Researchers at the Wake Forest University School of Medicine developed a breed of research mice to decipher the complexities of cholesterol.
It studies how "good" cholesterol is used by the body to protect against heart attacks and strokes.
According to John S. Parks, Ph.D., from Wake Forest University School of Medicine, "Being able to develop drugs to raise levels of good cholesterol depends on knowing more about the how and where the particles are formed. These animals provide the first tools to address these questions."
These specially developed mice have mutations in a gene (ABCA1) involved in HDL production. In one group of animals, the ABCA1 gene is selectively deleted in the liver - which means their livers cannot produce HDL. It was through studying these mice that the scientists were able to report in 2005 that the liver is likely the body's main source of good cholesterol - producing 70 to 80 percent.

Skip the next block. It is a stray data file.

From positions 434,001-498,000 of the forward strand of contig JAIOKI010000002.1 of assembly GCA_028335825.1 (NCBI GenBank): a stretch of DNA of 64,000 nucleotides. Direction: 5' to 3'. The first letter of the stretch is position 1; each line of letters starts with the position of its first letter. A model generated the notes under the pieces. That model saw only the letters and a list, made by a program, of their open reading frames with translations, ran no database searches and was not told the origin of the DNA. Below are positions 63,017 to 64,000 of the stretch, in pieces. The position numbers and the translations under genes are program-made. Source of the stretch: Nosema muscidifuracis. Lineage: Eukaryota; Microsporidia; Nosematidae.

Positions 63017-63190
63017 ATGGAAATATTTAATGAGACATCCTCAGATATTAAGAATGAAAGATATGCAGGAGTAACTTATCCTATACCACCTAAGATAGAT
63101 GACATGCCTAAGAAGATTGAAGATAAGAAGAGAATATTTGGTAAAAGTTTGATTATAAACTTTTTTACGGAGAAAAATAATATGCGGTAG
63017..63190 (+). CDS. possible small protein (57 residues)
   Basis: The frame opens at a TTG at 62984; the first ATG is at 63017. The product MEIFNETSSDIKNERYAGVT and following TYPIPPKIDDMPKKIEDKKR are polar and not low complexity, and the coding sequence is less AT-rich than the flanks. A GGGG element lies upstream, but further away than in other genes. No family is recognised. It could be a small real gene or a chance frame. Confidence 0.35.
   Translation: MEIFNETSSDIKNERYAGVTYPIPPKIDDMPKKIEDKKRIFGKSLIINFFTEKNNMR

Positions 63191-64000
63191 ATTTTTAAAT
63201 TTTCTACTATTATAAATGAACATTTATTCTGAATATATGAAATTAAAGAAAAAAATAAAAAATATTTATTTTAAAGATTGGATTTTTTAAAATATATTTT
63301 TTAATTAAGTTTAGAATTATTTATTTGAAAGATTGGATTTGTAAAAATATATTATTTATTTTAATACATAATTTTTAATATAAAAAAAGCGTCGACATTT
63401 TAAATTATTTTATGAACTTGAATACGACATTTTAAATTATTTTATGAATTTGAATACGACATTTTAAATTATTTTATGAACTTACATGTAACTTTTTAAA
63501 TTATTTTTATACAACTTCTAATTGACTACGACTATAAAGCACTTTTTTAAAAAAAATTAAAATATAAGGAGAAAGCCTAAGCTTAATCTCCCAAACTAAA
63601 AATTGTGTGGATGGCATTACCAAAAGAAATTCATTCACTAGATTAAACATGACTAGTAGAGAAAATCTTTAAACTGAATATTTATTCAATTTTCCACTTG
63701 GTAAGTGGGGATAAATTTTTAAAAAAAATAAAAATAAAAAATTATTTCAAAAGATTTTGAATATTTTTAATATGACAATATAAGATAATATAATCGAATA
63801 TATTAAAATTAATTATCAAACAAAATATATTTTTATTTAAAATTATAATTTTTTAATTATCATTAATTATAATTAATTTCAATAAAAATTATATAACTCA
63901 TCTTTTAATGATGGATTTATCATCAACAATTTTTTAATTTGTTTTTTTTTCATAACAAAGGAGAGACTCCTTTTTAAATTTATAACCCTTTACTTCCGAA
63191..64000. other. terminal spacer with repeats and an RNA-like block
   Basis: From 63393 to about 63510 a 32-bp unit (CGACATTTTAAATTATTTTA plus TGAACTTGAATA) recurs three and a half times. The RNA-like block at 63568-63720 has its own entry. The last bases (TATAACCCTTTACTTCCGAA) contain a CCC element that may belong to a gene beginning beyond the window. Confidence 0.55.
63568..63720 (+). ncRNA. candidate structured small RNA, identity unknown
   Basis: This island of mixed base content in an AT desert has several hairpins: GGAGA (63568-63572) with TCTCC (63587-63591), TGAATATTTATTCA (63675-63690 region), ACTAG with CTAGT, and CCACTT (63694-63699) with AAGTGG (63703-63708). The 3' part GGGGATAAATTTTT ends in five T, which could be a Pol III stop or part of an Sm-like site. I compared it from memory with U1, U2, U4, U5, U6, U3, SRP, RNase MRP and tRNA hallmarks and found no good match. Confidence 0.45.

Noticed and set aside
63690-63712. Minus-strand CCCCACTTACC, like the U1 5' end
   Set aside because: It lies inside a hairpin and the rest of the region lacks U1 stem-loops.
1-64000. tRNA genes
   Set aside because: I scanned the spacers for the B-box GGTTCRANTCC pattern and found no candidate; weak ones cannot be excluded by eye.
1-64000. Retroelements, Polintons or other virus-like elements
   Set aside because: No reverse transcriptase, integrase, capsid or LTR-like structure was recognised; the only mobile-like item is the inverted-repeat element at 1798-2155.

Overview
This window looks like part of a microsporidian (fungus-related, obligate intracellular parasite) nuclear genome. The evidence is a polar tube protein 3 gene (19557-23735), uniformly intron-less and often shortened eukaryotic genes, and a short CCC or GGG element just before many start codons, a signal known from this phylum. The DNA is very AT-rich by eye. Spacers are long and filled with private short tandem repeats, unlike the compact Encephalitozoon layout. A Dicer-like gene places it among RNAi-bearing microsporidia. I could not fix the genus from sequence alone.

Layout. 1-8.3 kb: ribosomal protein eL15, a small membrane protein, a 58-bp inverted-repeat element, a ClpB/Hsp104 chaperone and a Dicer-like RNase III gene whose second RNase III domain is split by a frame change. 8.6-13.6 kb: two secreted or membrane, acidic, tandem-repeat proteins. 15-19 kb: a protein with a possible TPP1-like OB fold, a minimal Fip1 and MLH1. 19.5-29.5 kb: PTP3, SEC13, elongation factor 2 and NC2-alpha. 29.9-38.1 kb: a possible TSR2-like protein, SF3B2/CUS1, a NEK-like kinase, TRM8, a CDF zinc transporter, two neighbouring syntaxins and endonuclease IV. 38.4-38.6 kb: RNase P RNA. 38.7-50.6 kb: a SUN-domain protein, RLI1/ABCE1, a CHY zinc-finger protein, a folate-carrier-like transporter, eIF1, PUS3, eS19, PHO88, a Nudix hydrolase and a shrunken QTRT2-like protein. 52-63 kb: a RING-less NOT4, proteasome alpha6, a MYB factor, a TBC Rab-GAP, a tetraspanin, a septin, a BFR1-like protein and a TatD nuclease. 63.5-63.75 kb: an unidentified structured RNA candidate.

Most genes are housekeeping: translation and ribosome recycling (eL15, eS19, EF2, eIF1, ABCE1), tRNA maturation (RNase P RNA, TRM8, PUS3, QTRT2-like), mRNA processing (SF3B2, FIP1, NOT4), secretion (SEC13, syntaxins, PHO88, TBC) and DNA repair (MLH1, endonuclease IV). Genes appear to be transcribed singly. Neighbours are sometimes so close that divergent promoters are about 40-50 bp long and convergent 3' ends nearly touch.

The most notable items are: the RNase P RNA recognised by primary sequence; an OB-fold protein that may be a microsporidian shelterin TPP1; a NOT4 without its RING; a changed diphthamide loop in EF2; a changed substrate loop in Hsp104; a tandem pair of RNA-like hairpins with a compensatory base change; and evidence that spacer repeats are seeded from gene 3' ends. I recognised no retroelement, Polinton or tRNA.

Scientists also know that very small amounts of HDL are produced in macrophages, cells in the blood vessel walls that are involved in the formation of plaques. Through studying the third group of mice - which produces no HDL in the vessel walls - the scientists hope to answer a conundrum about this source of good cholesterol. Previous research indicates that while the levels of HDL produced in the vessels are very small, it may play a large role in keeping the vessels healthy.
"The animals can help us determine which pathways are affected by drug therapy, which can eventually be translated to human studies. They are a valuable tool in the quest to find a therapy to raise HDL concentrations and retard the development of heart disease," said Parks. "